Wednesday, November 15, 2017

Letters from Japanese American Children to the Librarian They Left Behind

An interesting new children's book is announced for January: "Write to me. Letters from Japanese American Children to the Librarian They Left Behind" (Charlesbridge 2018), written by Cynthia Grady and illustrated by Amiko Hirao:

"When Executive Order 9066 is enacted after the attack at Pearl Harbor, children's librarian Clara Breed's young Japanese American patrons are to be sent to prison camp. Before they are moved, Breed asks the children to write her letters and gives them books to take with them. Through the three years of their internment, the children correspond with Miss Breed, sharing their stories, providing feedback on books, and creating a record of their experiences. Using excerpts from children's letters held at the Japanese American National Museum, author Cynthia Grady presents a difficult subject with honesty and hope".

The Japanese American National Museum had an exhibition called "Dear Miss Breed: Letters from Camp" one can still find information about on their website.

I had first heard about the internment of about 120,000 Japanese-American people in George Takeis autobiography "To the Stars. The autobiography of George Takei, Star Trek's Mr. Sulu" (1995). Takei and his family spent four years in a camp.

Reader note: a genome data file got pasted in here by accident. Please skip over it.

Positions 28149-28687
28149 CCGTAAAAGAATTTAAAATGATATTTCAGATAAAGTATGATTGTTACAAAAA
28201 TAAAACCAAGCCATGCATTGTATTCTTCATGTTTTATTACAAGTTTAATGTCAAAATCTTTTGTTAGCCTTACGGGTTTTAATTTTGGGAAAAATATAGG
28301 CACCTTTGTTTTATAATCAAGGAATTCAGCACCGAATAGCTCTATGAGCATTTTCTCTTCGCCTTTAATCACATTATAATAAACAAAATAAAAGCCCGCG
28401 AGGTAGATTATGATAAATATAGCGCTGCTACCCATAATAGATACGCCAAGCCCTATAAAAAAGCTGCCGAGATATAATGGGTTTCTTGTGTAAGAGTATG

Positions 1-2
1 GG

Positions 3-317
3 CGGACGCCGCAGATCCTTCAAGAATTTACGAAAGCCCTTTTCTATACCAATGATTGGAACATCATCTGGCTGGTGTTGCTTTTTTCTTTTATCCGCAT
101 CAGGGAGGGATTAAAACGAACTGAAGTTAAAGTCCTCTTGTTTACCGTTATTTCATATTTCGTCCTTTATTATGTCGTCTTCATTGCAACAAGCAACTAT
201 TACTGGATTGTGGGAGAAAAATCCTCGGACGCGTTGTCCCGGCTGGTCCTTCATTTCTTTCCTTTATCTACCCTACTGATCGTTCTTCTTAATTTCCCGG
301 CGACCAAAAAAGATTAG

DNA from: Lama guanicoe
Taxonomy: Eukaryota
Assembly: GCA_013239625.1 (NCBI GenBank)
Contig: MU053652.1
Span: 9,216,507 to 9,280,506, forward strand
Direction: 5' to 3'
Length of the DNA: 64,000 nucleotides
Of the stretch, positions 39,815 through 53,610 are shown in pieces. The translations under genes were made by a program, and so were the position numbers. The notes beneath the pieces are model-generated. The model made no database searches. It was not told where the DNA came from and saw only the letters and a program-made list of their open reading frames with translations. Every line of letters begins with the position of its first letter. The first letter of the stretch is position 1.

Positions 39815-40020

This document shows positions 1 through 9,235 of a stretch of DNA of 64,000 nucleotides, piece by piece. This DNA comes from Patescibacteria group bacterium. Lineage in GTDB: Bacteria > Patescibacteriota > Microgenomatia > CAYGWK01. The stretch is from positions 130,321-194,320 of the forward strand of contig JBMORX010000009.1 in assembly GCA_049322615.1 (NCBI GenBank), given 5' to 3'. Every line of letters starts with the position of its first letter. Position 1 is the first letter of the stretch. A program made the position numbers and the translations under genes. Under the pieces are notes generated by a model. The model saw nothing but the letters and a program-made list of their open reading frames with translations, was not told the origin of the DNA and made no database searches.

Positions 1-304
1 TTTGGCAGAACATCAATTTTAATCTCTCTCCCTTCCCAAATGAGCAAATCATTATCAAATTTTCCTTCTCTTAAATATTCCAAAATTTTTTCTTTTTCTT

P.S. The museum also held an exhibition about Takei - "New Frontiers: The Many Worlds of George Takei, which "explores the life and career of pioneering actor, activist, and social media icon George Takei, who currently serves on the Japanese American National Museum's Board of Trustees. By examining Takei's diverse experiences and achievements, this entertaining exhibition creates a portrait of a unique individual while offering an innovative means of engaging with the social history of America. Takei has been an innovator on many fronts. Through a curated selection of his artifacts, New Frontiers captures a long and colorful life while also providing a space to reflect on some of the social and political changes that rippled through America during the 20th and 21st centuries. The exhibition begins with Takei's childhood and his incarceration, along with his family, at the Rohwer and Tule Lake concentration camps during World War II. It then moves through his career as one of the first successful Japanese American actors in Hollywood; his public service appointments, including stints on the Southern California Rapid Transit District and the Japan–United States Friendship Commission; his coming out as a gay man and his celebrated marriage to longtime partner Brad Takei (née Altman); his ongoing activism on behalf of the Japanese American and LGBTQ communities; his wild popularity as a social media figure; and much more".

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